Insect Repellant: To repel insects such as midgets and mosquitoes, for example lavender, eucalyptus, geranium, citronella.
Nervines (strengthens the nervous system): To reduce anxiety and stress which contribute to the development of cardiovascular disease, for example chamomile, lavender, neroli, clary sage, juniper, lemongrass, patchouli.
Normalising: For stimulating or relaxing, depending on the state of the individual, for example bergamot, geranium.
Parasiticides: (prevents and destroys parasites): For treating conditions such as head lice and scabies, for example eucalyptus, lavender, rosemary, tea tree.
Rubefacients: By stimulating the periphery circulation, such essences increase the blood supply to the affected area which in turn relieves congestion and inflammation for example black peeper, geranium and, rosemary.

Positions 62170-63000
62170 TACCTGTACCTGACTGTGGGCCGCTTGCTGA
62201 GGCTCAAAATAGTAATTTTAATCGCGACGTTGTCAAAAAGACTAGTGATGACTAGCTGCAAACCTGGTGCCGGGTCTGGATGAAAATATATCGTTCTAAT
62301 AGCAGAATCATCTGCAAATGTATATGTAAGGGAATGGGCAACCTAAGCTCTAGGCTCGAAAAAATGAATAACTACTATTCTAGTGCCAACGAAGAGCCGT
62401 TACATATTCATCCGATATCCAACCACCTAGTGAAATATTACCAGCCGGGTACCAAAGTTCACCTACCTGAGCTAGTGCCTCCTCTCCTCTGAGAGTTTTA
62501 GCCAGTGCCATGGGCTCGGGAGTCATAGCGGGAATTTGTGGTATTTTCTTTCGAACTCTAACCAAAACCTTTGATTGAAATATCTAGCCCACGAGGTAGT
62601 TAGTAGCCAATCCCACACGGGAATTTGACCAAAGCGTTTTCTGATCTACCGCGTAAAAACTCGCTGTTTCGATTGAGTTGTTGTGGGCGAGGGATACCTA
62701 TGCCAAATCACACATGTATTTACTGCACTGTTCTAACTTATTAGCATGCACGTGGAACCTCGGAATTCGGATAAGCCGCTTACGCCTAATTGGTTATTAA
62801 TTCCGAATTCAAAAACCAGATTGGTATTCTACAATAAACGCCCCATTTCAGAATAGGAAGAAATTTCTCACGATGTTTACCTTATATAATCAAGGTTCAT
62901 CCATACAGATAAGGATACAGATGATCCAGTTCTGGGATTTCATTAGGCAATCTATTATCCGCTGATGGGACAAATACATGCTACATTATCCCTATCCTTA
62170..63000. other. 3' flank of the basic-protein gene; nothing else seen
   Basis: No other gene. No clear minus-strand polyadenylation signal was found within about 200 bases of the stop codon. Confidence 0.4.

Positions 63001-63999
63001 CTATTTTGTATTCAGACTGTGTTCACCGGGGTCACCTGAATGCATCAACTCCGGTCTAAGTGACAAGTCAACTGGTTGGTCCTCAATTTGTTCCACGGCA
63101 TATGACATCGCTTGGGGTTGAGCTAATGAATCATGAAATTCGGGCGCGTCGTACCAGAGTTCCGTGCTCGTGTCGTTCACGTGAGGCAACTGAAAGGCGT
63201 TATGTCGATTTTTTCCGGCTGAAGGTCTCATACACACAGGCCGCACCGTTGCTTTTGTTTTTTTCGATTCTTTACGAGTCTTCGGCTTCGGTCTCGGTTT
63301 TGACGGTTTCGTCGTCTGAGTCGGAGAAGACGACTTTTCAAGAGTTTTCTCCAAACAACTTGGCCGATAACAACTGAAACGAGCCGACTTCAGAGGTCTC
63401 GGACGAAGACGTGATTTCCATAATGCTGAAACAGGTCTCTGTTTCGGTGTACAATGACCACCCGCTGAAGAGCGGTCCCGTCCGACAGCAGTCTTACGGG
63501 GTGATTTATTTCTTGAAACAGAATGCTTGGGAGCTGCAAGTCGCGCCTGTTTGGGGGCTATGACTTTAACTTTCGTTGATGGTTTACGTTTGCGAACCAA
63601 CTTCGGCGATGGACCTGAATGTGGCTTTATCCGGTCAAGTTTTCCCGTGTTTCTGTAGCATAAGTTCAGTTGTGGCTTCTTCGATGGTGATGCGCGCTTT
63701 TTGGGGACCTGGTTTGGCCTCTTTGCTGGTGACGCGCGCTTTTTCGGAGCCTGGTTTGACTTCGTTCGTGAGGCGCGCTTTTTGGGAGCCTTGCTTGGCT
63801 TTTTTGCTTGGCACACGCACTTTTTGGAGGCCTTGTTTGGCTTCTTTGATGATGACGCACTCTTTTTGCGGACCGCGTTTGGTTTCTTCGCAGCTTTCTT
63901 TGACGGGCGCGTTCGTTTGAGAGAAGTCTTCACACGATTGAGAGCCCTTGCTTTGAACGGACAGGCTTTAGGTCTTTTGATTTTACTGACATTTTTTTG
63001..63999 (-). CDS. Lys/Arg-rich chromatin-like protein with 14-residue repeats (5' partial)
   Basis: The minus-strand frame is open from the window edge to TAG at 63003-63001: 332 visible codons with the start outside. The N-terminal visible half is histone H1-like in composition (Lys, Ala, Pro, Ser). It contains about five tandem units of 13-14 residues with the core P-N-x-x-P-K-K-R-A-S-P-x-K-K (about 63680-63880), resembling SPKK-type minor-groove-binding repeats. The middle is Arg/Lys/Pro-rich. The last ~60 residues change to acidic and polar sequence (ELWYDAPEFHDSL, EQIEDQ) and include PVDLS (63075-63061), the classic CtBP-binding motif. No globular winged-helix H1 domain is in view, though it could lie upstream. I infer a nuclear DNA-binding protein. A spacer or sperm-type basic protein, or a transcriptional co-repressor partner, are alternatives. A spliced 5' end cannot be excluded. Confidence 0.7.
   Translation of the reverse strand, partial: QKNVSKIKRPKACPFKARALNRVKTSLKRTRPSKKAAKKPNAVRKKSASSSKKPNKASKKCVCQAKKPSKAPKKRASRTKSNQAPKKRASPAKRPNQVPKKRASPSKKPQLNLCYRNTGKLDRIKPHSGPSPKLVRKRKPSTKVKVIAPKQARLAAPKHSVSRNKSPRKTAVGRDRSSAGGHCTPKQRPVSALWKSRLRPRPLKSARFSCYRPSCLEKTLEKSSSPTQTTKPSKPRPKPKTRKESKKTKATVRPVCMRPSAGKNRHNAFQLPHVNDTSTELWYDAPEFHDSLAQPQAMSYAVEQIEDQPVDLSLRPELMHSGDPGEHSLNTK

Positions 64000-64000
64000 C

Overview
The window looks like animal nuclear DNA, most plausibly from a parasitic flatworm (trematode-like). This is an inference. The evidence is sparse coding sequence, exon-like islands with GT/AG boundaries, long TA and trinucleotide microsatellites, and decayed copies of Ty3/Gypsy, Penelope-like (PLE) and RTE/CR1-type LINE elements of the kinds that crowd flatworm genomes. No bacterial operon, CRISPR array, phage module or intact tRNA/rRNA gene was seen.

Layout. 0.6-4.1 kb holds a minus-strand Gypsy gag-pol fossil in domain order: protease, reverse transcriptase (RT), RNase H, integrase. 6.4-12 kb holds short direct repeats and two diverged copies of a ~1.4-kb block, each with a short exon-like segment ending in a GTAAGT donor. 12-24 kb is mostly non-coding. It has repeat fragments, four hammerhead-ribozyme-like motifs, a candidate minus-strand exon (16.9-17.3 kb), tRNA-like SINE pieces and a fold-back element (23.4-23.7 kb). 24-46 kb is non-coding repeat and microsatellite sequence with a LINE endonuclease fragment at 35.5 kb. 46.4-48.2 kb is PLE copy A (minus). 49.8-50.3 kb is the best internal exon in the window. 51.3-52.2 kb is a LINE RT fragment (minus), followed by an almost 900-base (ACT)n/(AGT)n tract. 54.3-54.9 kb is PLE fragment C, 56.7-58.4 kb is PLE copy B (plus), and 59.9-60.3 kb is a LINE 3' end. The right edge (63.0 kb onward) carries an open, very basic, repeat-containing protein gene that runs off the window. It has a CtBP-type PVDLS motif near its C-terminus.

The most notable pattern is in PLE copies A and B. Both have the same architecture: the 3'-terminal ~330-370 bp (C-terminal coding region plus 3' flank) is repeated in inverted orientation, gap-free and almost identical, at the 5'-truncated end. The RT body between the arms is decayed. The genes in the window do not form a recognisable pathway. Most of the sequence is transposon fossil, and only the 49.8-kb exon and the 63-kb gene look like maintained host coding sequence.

Sedatives: For calming a jangled nervous system, for example clary sage, lavender, marjoram, sandalwood, vetiver.
Stimulants: To help restore energy levels depleted through illness or nervous fatigue, for example black pepper, coriander, peppermint, rosemary.
Tonics and Astringents (strengthens and tones the whole system): Especially helpful for varicose veins and hemorrhoids, for example cypress, geranium, lemon.
Uterine Tonics: For toning and regulating the female reproductive system and for excessive menstruation, for example frankincense, true mellisa, rose otto.
Vermifuges: For expelling intestinal worms, for example bergamot, lavender, lemon, peppermint, thyme.
Vulneraries: For helping to heal wounds, for example frankincense, lavender, marjoram, rosemary

Aromatic Baths: Sprinkle 4-8 drops of essential oil on to the water’s surface after the bath has been drawn. Agitate the water to disperse the oil. The effect of such baths is to reduce tension in body and mind.